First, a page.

Friday, June 20, 2008
What is "normal"? That is the question that the main character, Mieka, tries to answer in Chasing Normal by Lisa Papademetriou.
When I saw this book on the "new book" shelf at my local public library, I at first thought of all the connections I would most likely make to Waiting for Normal (reviewed here by Bill), and actually wondered if some of the same territory might be covered in each book. I was so delighted to realize that this book holds its own. Although, I absolutely loved WFN, Chasing Normal is actually a more accessible book to 4th and 5th graders. There is one scene that involves Mieka getting her period at a camp during some water challenges, and the difficulties that presented, but that's as PG as this book gets.
Mieka, the main chararcter, lives in NYC with her artist dad. Mieka's mom jumped ship a long time ago, leaving her family behind. Mieka and her dad live a very bohemian lifestyle which seems to suit both of them. Mieka's one grandmother (her mom's mom) is a huge part of their life as well. The main plot of this story revolves around the phone call that Mieka's dad gets from his sister, telling him his estranged mother is very ill. This news results in Mieka and her dad traveling to Houston, Texas (home of Mieka's aunt, uncle, 2 cousins, and other grandmother) to stay with their relatives for a short visit while also spending time with Mieka's grandmother / Dad's mom.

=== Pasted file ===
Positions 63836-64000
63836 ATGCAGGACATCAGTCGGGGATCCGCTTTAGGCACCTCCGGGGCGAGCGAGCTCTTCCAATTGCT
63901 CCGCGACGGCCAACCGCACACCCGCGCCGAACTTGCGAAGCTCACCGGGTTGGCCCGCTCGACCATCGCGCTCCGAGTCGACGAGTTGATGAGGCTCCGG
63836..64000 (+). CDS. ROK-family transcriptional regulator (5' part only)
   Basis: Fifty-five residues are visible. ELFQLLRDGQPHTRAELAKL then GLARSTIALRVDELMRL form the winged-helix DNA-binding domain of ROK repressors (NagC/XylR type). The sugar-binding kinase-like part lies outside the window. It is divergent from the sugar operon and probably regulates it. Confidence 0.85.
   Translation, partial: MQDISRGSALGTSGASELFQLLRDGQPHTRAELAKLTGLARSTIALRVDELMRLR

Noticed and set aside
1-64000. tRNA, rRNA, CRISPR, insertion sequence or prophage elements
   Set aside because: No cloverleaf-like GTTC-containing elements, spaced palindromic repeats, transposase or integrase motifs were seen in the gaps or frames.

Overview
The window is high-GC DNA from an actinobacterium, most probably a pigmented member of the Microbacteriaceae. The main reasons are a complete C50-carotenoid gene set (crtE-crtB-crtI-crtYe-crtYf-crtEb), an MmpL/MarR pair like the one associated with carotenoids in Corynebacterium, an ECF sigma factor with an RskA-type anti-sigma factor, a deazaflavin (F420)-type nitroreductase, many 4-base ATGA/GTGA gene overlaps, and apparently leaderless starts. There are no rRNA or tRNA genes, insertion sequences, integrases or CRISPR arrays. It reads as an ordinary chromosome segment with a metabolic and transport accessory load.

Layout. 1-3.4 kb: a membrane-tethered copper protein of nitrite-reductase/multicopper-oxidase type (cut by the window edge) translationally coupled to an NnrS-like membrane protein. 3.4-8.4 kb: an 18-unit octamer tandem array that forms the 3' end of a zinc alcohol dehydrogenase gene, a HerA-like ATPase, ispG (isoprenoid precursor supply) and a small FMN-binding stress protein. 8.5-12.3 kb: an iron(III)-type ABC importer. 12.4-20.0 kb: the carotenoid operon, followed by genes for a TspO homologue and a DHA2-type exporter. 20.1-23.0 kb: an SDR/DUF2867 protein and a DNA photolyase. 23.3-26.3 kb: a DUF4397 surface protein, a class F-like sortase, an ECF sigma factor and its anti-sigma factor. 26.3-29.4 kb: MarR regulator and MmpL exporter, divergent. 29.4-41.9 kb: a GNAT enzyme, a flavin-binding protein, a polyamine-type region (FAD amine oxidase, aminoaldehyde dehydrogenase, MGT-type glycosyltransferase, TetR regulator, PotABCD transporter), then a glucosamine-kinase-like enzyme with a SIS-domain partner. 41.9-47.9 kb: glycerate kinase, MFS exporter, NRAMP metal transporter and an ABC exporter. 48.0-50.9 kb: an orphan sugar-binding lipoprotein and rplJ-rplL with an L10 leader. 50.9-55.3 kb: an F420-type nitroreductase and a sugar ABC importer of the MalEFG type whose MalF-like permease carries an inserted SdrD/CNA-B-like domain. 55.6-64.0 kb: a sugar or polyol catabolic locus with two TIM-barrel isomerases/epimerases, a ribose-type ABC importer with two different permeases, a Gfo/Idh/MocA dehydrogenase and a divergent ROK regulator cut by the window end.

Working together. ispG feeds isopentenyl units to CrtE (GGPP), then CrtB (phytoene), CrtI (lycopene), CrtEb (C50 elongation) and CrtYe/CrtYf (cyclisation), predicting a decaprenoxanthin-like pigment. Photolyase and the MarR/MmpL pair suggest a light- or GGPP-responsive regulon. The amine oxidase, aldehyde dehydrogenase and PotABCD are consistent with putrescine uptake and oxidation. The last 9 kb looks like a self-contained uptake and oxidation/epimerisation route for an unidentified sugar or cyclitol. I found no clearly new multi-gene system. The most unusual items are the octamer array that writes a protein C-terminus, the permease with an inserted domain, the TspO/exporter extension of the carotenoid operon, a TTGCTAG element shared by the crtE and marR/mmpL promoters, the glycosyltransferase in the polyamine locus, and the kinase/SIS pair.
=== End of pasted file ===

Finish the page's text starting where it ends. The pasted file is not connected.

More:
All of these characters might sound confusing, but what it really comes down to is this -- the life Mieka's relatives in Houston live is lightyears different than the life Mieka and her dad live back in NYC. Mieka's aunt, Kate, is meticulously neat with her fancy designer home; Mieka and her dad live in a little bit of chaos (they even have been known to call some of their furniture "Salvation Armani").
So Mieka is left to wonder, what is "normal"? Is "normal" living happily in New York with your father in a very disheveled apartment, with hodge-podge furniture? Or is "normal" a large surburban house in Houson, complete with swimming pool, and brand new furniture in every room? Is "normal" buying your clothes at thrift shops, never concerned about style? Or is "normal" a big shopping trip with your aunt and cousin where money is no object and nice clothes are a must? Is "normal" having your family be just you and your dad? Or is "normal" a dad, a mom, a brother, and a sister family group all living under one roof? The list goes on and on.
I think most of us wander through life redefining our own forms of "normal" as we go, but in Chasing Normal, it is a flashback to those teenage years, full of angst -- trying to define what our identities truly were.
Mieka is a character Lisa Papademetriou really makes us care about. Her exploits as she tries to fit in in her new setting are sometimes amusing, sometimes sad, and sometimes confusing, but all of them are easy to relate to. The ill grandmother in Texas is NOT at all likeable, not even a little bit. It's been a while since I've read a children's book where I just wanted to deck a character, even one as ill and elderly as Mieka's grandmother. The rest of the characters are well done and important to the plot, especially Mieka's female cousin, Greta. I especially like Greta because she is the poster child for the fact that you can appear to have everything (friends, clothes, material things) and still not be happy. Greta might be the biggest influence in helping Mieka find out for herself what "normal" is.
Chasing Normal is a wonderful book that I can't wait to put into the hands of the right readers next year! Since I teach in a school that is predominantly similar to the Texas relatives' lives, this book could bring good perspective to students in my school about other kinds of "normal".